7 posts / 0 new
Last post
l.bro
downspout

I live in cold climate. If downspout is buried 12 inches under gound can there be a problem of this freezing up and how can this be a problem and how to best correct this.
Thanks

jkirk
Re: downspout

if you dont want the downspout buried in the ground, its a simple fix, first cut it off flush to the ground then fill wil hydraulic cement. from there cut it off about 12" above grade then install a elbow then a short run of spout to redirect it away from the foundation. about a 20 min task

canuk
Re: downspout
l.bro wrote:

I live in cold climate. If downspout is buried 12 inches under gound can there be a problem of this freezing up and how can this be a problem

If there is any standing water in the piping it will freeze. Depending on the material the piping is made from it can break from the expanding ice.
Keep in mind if it's underground the frost will remain longer than above ground. The downspout will gain from solar heating and higher ambient air temperatures to thaw any freezeup inside the piping.
If the downspout is blocked with ice then any water trying to drain from the evestroughs won't have anywhere to drain to.

Quote:

and how to best correct this.
Thanks

Get it out of the ground and have it lay on top of the ground.

Personally I don't know why downspouts are ever placed in the ground to begin with.---- especially if they are tied into foundation perimeter drain creates more potential problems.

There's far more advantage with them dumping on the ground surface for better run off.

A. Spruce
Re: downspout
canuk wrote:

Personally I don't know why downspouts are ever placed in the ground to begin with.---- especially if they are tied into foundation perimeter drain creates more potential problems.

There's far more advantage with them dumping on the ground surface for better run off.

Not everyone lives in sub-freezing climates, for those of us in warmer areas underground drainage makes a lot of sense, though this doesn't lessen the need for properly graded ground surfaces to promote good drainage and runoff.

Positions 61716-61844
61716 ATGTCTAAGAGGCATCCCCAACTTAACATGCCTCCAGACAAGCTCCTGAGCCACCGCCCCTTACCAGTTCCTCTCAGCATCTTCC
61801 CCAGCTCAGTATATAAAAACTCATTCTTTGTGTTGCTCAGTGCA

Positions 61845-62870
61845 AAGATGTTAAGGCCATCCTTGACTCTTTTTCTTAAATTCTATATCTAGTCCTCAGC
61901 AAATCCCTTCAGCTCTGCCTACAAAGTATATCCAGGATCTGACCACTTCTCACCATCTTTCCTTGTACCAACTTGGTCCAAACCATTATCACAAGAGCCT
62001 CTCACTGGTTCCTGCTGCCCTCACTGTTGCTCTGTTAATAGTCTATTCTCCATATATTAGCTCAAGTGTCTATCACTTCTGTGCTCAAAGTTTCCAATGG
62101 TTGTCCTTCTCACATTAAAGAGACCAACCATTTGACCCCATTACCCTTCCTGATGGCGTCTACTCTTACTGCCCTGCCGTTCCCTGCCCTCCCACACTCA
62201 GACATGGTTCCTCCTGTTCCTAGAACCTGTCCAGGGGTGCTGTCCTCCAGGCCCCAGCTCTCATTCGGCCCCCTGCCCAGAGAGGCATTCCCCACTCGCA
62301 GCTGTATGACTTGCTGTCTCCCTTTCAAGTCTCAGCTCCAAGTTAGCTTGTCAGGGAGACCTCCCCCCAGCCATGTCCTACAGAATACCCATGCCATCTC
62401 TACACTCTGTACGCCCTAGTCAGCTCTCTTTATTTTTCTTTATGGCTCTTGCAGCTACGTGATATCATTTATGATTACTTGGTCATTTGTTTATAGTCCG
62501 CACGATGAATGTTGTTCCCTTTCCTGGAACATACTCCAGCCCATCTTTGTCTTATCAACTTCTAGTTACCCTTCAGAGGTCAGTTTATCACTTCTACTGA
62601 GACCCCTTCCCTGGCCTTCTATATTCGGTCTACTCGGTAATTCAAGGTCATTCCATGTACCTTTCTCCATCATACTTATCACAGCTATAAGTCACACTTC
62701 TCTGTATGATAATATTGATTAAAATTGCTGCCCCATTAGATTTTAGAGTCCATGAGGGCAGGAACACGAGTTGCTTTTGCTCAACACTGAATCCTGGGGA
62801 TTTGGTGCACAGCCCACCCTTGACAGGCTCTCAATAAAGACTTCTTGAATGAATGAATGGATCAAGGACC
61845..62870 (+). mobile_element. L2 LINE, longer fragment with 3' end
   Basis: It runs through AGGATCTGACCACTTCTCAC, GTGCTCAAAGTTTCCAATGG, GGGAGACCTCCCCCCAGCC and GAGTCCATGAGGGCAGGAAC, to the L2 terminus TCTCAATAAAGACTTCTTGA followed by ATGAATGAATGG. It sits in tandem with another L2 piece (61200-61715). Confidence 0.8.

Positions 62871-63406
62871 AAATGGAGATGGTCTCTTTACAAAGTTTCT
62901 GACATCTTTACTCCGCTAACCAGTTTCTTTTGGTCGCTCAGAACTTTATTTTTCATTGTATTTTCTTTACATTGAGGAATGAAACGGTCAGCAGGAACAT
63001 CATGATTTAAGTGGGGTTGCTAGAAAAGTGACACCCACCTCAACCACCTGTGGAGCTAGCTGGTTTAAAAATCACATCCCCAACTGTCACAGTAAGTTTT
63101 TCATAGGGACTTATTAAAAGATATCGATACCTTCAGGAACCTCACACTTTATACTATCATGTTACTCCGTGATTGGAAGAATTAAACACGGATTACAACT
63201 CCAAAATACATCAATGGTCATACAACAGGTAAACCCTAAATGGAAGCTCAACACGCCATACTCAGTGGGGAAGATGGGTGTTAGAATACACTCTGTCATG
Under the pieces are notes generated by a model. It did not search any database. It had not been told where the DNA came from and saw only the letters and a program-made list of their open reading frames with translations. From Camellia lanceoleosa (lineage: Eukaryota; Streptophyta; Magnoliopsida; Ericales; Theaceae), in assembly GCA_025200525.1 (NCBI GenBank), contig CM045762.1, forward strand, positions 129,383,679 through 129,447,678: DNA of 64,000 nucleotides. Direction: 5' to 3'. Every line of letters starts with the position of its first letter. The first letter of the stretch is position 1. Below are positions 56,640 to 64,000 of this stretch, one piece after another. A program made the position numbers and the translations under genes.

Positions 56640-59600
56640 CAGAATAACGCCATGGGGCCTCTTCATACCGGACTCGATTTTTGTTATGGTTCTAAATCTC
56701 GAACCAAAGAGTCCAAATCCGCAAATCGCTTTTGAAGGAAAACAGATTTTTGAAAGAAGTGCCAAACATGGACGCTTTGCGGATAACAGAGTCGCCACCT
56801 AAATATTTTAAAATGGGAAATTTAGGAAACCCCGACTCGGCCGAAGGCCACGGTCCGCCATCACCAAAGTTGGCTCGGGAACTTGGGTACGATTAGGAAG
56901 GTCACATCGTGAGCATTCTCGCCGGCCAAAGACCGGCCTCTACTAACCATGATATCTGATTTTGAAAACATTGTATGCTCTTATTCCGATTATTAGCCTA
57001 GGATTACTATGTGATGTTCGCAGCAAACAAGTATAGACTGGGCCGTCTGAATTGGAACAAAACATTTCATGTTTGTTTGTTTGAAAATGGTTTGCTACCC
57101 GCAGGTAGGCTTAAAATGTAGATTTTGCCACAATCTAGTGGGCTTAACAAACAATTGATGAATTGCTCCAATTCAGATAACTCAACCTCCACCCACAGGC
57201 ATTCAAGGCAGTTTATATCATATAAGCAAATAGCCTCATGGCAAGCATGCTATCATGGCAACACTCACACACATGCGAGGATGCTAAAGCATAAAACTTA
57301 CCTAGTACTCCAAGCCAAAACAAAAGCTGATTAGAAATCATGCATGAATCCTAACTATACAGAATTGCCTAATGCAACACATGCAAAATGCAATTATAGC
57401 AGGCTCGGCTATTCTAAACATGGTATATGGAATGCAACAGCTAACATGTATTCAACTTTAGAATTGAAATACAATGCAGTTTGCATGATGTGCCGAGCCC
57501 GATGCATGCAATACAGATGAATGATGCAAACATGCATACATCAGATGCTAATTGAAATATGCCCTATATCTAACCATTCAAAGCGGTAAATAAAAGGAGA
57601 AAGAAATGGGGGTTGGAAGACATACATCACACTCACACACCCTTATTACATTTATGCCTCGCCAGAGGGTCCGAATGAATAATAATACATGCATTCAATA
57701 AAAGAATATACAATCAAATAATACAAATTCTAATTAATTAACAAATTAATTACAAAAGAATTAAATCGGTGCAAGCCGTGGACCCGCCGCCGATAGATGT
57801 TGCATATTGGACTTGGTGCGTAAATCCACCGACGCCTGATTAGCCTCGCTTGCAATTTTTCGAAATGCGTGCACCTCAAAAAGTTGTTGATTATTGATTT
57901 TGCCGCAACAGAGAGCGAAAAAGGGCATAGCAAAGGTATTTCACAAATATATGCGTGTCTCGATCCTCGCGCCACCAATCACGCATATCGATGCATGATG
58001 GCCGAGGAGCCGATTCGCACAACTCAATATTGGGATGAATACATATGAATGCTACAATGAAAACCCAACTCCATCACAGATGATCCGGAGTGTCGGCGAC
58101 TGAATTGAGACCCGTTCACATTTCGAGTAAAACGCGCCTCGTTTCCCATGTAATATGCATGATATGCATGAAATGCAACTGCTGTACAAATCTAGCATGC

:cool:

canuk
Re: downspout

Cold region aside --- unless your fortunate to have incrediable soil that drains perfectly ---- it still makes more sense for surface drainage rather than saturating the soil below the surface --- in my mind.

A. Spruce
Re: downspout

There ya go, it's all in your mind. That explains a few things ... :p;)

I would agree if you're relying on a drain field or French drain to contain the water until it can dissipate, although even this is better than standing surface water in many cases.

I'm more referring suburban settings where property owners have access to municipal drainage systems. In these parts, lots are too small for any amount of runoff to be able to naturally peculate, let alone inundation from gutters and downspouts. The property I'm on, for instance doesn't drain well as it is, and when the house was built, the morons dug a hole to put the house in, so a drainage system out to the city storm drains is a must. The downpours we've had in this latest storm has kept the 3" drain line running half to three quarters full. If we were prone to freezing, this place would be a nightmare!:eek: Ok, more of a nightmare than it already is.:rolleyes::D

l.bro
Re: downspout

From downspout to street I will need 30foot of drain. It will be above ground along retaining wall made of unistone. Any ideas on how to fix it to the ground so it will not move and stay put.
Could some kind of stake be put around this drain.
Thanks very much

TV Listings

Find TV listings for This Old House and Ask This Old House in your area.